Bell Palsy

Bell Palsy

Alternate Names

  • facial nerve weakness
  • facial nerve palsy
  • Facial nerves

Definition

Bell's palsy is the most common form of facial paralysis on one side of the face. It results from damage to the seventh cranial nerve (the "facial" nerve).

What is going on in the body?

Bell's palsy is thought to be due to inflammation of the seventh cranial nerve, the facial nerve.

Risks

What are the causes and risks of the disease?

Bell's palsy is caused by a sudden breakdown of or damage to the nerve that supplies the muscles on one side of the face. Attacks often occur without a clear cause. The common cold sore virus, herpes simplex, is the likely cause of most cases of Bell's palsy. Other less common diseases associated with Bell's palsy include varicella zoster (chicken pox) virus, diabetes mellitus, Lyme disease, sarcoidosis, HIV, and leprosy.

Prevention

What can be done to prevent the disease?

At this time, no preventive strategies have been established.

Diagnosed

How is the disease diagnosed?

Bell's palsy is diagnosed by a healthcare professional. The history and physical examination are the primary tools for diagnosis and the exclusion of other conditions that may mimic Bell's palsy. An MRI may be helpful to exclude a stroke or tumor involving the facial nerve and/or to confirm an abnormality of the seventh or facial nerve.
Electromyography or EMG in conjunction with a nerve conduction study may help to determine the degree of nerve damage. Blood tests may be ordered to look for rarer causes of Bell's palsy.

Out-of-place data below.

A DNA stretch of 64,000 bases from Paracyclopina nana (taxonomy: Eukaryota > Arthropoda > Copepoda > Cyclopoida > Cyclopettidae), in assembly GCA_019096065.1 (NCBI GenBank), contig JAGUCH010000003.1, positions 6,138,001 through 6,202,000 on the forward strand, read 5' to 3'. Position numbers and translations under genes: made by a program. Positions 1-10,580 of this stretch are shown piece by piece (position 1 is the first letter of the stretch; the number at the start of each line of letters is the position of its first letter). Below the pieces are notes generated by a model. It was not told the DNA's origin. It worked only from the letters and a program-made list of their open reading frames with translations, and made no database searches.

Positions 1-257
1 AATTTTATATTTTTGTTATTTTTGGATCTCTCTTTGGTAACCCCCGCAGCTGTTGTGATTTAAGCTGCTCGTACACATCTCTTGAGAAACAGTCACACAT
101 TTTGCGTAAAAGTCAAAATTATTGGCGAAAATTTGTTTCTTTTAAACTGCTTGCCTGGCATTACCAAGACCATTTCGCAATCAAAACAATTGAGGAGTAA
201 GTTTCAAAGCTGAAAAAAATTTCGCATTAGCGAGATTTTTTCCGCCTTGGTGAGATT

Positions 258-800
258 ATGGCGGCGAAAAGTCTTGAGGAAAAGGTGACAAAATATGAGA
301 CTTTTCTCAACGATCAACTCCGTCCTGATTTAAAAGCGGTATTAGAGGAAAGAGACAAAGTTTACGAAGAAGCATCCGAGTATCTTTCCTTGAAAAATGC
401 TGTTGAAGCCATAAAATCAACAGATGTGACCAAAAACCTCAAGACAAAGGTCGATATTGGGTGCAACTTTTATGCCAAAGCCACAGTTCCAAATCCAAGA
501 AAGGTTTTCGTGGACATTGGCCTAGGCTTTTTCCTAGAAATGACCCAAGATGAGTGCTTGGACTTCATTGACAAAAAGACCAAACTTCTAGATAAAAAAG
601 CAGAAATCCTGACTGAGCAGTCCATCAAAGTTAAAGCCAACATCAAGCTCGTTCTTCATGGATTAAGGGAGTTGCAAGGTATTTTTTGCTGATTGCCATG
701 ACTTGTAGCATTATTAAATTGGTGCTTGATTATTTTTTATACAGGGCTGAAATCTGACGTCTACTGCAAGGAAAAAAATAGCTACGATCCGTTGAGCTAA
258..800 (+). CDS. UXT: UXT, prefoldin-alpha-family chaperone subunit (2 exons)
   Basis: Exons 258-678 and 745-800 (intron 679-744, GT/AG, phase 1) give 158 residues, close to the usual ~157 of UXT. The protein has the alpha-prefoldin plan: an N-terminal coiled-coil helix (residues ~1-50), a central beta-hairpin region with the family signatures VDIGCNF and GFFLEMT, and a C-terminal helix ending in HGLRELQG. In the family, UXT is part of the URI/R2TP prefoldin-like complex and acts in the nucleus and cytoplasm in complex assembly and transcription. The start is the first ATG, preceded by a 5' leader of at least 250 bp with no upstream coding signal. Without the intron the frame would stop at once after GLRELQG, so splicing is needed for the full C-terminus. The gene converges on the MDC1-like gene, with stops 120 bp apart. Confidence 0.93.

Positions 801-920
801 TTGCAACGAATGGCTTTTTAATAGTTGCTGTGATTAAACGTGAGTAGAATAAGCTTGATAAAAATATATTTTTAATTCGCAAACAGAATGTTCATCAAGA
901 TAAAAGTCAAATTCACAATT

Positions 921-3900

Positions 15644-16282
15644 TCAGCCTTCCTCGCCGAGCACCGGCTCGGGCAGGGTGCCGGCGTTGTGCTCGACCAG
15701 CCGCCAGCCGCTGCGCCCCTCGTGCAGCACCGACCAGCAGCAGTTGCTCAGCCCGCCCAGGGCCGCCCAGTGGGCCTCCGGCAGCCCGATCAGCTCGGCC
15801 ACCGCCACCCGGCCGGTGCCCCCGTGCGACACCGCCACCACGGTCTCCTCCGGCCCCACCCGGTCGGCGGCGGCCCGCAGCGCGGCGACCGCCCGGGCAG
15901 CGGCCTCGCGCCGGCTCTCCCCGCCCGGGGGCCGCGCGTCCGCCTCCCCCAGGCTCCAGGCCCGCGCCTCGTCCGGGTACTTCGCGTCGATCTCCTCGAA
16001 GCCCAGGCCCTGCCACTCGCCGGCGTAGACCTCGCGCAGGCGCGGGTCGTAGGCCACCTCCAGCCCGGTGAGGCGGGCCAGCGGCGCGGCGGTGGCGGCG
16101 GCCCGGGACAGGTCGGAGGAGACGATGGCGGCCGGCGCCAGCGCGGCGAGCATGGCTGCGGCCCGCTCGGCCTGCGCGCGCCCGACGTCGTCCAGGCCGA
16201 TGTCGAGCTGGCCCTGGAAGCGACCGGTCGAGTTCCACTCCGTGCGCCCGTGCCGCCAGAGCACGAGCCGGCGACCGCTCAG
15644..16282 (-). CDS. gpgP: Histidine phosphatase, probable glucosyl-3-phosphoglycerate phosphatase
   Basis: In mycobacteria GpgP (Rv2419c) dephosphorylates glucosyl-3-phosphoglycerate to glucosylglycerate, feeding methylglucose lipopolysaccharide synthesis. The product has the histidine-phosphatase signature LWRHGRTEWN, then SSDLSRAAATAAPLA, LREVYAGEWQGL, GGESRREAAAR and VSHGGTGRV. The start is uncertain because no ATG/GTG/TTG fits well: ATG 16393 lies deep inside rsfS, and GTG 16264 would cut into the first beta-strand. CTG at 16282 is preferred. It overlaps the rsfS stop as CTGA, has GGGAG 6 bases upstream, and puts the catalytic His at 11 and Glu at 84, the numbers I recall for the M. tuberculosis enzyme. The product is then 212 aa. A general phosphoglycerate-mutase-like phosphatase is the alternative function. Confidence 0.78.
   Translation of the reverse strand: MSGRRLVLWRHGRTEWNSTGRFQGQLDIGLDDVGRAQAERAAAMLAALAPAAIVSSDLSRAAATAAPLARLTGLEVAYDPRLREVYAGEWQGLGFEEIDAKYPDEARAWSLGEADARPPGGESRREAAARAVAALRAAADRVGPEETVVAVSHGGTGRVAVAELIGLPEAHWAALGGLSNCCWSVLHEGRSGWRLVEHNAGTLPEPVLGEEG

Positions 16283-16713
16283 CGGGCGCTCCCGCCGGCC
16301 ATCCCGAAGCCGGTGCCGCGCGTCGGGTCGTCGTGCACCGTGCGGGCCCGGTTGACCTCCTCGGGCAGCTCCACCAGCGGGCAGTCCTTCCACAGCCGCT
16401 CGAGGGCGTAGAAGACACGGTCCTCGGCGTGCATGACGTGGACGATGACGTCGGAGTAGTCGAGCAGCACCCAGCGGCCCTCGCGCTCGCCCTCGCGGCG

Long Term Effects

What are the long-term effects of the disease?

The prognosis for Bell's palsy is good. With or without treatment, most people begin to feel better within 2 weeks. About 80% recover completely within 3 months. In a few people, symptoms may last longer or even fail to disappear completely. Bell's palsy affects only one side of the face at a time. It is possible, though not usual, for Bell's palsy to occur again in the same person. Experts do not agree on the rate of recurrence, but at most it is only 10 to 15%.

Other Risks

What are the risks to others?

Bell's palsy is not contagious. People who have it can return to work and their usual activities as soon as they feel ready.

Treatments

What are the treatments for the disease?

It is important to consult a healthcare professional immediately once symptoms begin. Recent studies have shown that steroids are probably effective in treating this condition and relieving some of the symptoms. The antiviral drug, acyclovir, is possibly effective in improving facial function when used in combination with steroids.
Other treatments include:
  • patching the affected eye shut
  • using eye drops to prevent the eye from drying out

Side Effects

What are the side effects of the treatments?

Preventing eye problems with eye drops and an eye patch is very important. Sometimes eye drops and steroids can have side effects. Any side effects should be reported to the healthcare professional.

After Treatment

What happens after treatment for the disease?

With or without treatment, most people begin to improve significantly in 2 weeks. About 80% recover completely in 3 months.

Monitor

How is the disease monitored?

Checking in with a healthcare professional during the period of facial paralysis is important to make sure there are no added complications. This condition can create anxiety because the palsy symptoms can look like a stroke. Any new or worsening symptoms should also be reported to the healthcare professional.

Sources

Merck Manual : Home Edition

The Illustrated Encyclopedia of Natural Remedies, Norman Shealy

Take Care of Yourself, Donald Vickery&James Fries

Dr Koop's Self-Care Advisor, Time Life Medical 1996

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